Here are some of the week’s most notable quotes culled from news reports from across Texas, and beyond.
Conservative radio host Sandy Rios, discussing Brandon Bostian, the Amtrak engineer in Tuesday’s train derailment that killed eight people and injured more than 200.
I am not inferring to [sic] those of you who are gay rights activists and who like to monitor this show, I’m not inferring that this accident happened because he was gay. But I do think it’s an interesting part of the story, and I bet it will be edited out.
“I don’t know,” she added, “but I think it is something to be discussed and I think it’s a factor and I doubt you will hear it anywhere else.
TFN President Kathy Miller, on the likely death of House Bill 4105, which would have barred state and local officials from issuing or recognizing marriage licenses for gay and lesbian couples regardless of what the U.S. Supreme Court rules.
We hope today’s action means the death of this irresponsible bill and are grateful to all of the legislators who have worked hard to ensure that it never gets out of the House. This was just one bill among many in a broad strategy to lock in discrimination against gay and transgender Texans and subvert a Supreme Court ruling on the freedom to marry. Bad actors will continue to push their discrimination legislation, including as amendments to other bills, until the final gavel. So we’re not letting our guard down now.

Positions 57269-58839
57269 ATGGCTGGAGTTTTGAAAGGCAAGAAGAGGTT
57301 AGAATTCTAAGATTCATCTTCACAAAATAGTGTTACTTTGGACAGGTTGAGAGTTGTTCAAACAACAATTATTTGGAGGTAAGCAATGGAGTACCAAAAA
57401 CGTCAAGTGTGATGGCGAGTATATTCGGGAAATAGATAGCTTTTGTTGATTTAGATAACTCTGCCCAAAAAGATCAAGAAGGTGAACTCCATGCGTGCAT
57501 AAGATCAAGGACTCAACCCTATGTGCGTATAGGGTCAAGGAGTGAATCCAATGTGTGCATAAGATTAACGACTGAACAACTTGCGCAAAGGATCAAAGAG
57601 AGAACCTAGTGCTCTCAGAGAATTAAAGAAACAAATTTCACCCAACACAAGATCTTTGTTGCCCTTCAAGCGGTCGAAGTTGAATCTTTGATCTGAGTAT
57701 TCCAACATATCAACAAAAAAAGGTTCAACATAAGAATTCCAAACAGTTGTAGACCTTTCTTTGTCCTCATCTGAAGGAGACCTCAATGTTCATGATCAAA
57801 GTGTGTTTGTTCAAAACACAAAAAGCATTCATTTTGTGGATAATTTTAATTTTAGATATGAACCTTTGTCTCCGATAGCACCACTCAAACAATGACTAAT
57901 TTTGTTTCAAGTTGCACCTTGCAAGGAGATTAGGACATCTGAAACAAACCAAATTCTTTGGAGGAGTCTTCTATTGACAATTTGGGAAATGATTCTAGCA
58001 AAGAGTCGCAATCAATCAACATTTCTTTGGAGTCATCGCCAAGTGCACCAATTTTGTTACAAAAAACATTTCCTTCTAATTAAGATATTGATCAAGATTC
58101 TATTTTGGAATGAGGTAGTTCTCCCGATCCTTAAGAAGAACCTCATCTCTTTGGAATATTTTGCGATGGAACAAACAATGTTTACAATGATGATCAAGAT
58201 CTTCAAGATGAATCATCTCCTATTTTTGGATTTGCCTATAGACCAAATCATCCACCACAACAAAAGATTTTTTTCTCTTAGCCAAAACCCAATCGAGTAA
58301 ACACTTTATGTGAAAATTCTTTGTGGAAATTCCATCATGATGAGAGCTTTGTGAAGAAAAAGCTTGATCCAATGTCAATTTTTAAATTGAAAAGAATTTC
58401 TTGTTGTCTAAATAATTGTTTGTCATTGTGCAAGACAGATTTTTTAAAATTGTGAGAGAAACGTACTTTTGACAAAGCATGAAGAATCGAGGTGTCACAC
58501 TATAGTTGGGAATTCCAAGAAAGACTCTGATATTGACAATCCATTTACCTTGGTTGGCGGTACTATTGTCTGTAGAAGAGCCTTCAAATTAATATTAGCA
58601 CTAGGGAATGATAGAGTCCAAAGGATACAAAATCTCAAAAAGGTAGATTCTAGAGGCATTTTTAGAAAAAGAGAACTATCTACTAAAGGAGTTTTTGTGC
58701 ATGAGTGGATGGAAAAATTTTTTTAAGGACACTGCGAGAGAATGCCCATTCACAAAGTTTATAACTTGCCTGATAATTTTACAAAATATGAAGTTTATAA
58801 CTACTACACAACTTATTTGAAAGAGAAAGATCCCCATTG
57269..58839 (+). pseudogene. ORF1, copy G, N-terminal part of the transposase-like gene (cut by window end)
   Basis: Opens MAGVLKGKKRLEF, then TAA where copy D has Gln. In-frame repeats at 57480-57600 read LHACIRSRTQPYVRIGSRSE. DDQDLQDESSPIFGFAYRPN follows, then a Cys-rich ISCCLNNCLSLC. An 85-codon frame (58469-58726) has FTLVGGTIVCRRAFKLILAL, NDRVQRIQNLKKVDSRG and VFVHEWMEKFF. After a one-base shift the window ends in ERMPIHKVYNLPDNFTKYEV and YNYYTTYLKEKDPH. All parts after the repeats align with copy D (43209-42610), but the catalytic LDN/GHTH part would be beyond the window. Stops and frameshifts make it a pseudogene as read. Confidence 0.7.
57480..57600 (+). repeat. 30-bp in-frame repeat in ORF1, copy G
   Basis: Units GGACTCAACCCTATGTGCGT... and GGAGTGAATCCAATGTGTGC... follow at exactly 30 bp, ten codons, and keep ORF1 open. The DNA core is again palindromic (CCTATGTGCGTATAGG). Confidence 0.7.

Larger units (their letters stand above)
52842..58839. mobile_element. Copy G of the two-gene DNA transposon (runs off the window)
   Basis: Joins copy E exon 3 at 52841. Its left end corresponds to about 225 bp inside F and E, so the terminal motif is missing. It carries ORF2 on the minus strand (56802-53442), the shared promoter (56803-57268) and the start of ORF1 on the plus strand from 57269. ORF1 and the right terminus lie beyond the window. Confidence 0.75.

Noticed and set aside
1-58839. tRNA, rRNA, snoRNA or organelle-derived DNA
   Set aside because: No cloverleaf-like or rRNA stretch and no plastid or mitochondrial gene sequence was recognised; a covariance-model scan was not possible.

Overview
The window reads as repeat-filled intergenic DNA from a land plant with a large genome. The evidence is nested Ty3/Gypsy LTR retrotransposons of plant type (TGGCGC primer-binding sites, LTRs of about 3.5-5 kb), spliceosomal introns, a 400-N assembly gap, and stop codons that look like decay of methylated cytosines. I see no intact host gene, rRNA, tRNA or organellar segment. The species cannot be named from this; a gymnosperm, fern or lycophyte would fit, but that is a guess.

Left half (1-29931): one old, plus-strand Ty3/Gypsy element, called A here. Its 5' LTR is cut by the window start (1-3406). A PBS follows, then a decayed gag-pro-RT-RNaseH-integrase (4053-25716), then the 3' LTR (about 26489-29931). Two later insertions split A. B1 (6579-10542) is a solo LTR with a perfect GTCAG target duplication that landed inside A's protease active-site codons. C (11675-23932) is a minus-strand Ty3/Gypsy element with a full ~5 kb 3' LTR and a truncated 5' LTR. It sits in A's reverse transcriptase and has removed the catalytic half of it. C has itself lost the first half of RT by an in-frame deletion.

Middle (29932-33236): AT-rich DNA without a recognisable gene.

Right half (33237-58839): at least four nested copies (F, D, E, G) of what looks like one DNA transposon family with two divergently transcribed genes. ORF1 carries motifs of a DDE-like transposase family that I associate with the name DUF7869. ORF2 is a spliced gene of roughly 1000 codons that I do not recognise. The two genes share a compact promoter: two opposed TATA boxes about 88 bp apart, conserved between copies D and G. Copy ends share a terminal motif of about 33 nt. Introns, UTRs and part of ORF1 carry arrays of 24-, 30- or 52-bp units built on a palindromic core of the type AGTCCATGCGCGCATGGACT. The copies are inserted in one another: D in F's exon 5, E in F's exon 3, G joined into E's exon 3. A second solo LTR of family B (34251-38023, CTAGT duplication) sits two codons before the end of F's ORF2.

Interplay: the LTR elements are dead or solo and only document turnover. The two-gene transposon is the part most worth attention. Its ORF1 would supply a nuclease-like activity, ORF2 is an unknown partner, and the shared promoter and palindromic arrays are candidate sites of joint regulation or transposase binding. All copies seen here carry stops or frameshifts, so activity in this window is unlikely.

Texas Attorney General Ken Paxton’s response when asked if he understood why gay people view the state’s same-sex marriage ban as discriminatory.
They can feel how they want. The reality is the voters of Texas have passed the law as it is.
Republican presidential candidate Ben Carson, on his proposed flat-tax plan which he says was inspired by the biblical practice of tithing.
You make $10 billion a year, you pay a billion; you make $10 year, you pay one. That’s pretty damn fair if you ask me.
Mizzy Zdroj, saying that news coverage of Jade Helm 15 is missing the context of the collective trauma of Bastrop residents who survived the most destructive wildfire in Texas history.
The way it’s been playing out is that this place has lost its rocks or something. People aren’t crazy around here. People have just been through a lot.